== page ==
Thursday, March 09, 2017

Vision Chips at Ishikawa Watanabe Lab

History of vision chips designed in Ishikawa Watanabe Laboratory of the University of Tokyo is summarized in a short Youtube video:


  1. This is more interesting than it may at first appear; or it's unworthy of a comment.

    This Image Sensor has limited intelligence but in the future it could provide a 'seeing device' for the Blind; a 'Smart Cane'.

    The current ability to hit a baseball is excellent.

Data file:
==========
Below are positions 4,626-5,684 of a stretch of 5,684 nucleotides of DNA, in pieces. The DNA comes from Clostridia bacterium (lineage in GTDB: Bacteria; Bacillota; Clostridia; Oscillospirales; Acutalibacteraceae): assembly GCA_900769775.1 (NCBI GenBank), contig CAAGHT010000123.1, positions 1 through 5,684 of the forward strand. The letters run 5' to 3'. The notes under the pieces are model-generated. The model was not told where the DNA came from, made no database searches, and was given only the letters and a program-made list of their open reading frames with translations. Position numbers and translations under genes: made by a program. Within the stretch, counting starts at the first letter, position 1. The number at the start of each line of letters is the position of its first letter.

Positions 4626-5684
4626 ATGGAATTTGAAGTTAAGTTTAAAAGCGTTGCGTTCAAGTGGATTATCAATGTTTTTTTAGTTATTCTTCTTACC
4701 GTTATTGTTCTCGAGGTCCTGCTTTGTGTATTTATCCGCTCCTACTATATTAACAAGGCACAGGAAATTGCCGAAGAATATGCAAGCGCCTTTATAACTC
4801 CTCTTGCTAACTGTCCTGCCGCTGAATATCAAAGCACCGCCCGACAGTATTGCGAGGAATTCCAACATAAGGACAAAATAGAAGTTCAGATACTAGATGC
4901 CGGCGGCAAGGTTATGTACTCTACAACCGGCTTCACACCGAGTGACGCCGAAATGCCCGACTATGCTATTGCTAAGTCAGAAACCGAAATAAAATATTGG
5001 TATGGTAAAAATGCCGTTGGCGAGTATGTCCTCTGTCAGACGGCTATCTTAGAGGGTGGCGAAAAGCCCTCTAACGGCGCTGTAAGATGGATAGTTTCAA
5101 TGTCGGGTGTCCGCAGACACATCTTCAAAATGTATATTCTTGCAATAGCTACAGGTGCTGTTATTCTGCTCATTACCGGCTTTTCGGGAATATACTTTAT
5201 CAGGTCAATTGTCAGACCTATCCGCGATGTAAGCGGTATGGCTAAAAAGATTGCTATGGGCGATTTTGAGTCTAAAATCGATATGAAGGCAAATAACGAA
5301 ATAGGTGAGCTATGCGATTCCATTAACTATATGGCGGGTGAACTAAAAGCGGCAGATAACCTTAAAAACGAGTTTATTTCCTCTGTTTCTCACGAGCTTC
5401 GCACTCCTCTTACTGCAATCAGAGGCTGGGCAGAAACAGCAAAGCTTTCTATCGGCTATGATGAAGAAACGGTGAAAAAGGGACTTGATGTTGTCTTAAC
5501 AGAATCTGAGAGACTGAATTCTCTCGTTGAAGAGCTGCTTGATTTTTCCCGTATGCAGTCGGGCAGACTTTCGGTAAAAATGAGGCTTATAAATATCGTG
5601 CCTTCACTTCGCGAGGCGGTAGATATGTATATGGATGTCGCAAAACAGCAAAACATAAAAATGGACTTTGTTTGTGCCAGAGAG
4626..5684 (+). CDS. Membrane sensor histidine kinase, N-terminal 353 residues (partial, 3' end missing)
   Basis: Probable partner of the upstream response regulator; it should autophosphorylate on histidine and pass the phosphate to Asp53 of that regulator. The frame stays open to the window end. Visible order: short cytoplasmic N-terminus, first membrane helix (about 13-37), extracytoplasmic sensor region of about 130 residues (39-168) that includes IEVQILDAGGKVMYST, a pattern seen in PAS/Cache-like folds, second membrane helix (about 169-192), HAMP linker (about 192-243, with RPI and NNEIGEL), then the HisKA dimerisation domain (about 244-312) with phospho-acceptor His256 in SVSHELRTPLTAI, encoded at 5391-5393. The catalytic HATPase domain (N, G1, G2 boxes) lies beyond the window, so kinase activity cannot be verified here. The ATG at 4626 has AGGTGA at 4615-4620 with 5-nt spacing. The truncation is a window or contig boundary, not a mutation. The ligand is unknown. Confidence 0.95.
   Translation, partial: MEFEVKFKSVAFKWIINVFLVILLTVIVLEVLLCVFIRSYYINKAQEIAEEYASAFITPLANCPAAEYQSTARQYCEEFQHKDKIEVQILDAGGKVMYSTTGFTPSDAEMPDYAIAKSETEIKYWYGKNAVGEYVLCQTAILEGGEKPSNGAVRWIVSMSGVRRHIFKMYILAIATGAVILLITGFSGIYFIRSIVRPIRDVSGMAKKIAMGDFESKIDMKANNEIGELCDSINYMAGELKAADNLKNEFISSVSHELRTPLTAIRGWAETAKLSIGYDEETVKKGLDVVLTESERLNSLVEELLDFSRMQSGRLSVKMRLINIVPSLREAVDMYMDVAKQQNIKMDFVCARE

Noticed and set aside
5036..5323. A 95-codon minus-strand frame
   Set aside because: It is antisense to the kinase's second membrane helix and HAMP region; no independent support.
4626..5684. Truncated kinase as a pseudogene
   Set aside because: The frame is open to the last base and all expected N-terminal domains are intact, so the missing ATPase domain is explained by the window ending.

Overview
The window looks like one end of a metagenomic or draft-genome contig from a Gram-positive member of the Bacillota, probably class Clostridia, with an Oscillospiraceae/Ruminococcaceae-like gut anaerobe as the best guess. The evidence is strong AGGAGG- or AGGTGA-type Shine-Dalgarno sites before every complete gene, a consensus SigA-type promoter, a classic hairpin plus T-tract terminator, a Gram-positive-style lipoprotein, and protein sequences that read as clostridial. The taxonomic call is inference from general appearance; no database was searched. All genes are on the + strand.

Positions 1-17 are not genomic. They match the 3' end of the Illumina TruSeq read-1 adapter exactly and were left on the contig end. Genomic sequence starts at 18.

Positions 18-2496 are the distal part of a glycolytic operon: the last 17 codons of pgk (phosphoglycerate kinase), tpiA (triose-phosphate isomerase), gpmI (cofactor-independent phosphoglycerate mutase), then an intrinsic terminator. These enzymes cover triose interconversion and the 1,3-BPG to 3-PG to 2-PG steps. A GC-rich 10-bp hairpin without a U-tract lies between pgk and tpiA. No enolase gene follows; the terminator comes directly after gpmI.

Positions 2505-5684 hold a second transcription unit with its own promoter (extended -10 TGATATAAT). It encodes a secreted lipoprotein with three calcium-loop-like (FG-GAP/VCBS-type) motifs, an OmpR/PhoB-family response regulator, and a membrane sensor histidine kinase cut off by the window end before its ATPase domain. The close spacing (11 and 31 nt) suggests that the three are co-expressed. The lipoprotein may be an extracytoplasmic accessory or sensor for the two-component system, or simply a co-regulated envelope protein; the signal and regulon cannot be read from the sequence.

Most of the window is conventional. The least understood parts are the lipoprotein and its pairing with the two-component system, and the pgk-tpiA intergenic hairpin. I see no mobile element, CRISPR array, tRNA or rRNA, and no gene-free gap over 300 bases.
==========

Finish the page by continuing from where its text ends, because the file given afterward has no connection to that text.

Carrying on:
1. Indeed, the technology of 3D structures is catching up with some very old ideas going back at least to the 70's. The NASA Massively Parallel Processor was proposed in 70's at Goddard (I think). Hughes (e.g. Graham Nudd) did a lot of work on stacked photodiodes and processor planes. Most of this early stuff is referenced in my PhD thesis from 1984 at Yale. In that thesis I was working on discrete time CCD analog processors for a focal-plane image processor, and even have a cartoon of an array of photodiodes stacked on a parallel array of processors. My student at Columbia, Sayed Eid, continued this work and built a focal-plane image processor using CCD (charge packet) analog computer elements which was published in some SPIE proceedings. We were not the only ones looking at focal-plane image processing. I remember work by Paul Beaudet at Westinghouse and a group at Honeywell, and some other related work by Alice Chiang at MIT/LL. At some point in the latter 80's, roughly coincident with my moving to JPL, I decided it was better to put the ADC on the image sensor and do the focal-plane processing in the digital domain (hence the theses of Sabrina Kemeny and Suni Mendis). Then we went off to CMOS image sensor land and I figured other people were better at digital image processing than I would ever be, and focused on building the CIS platform technology. Stacked BSI CIS has been the holy grail platform technology for focal-plane image processing for 40 or 50 years. Glad to see Watanabe exploring and demonstrating this sort of technology now. I am guessing there are others doing the same around the world.


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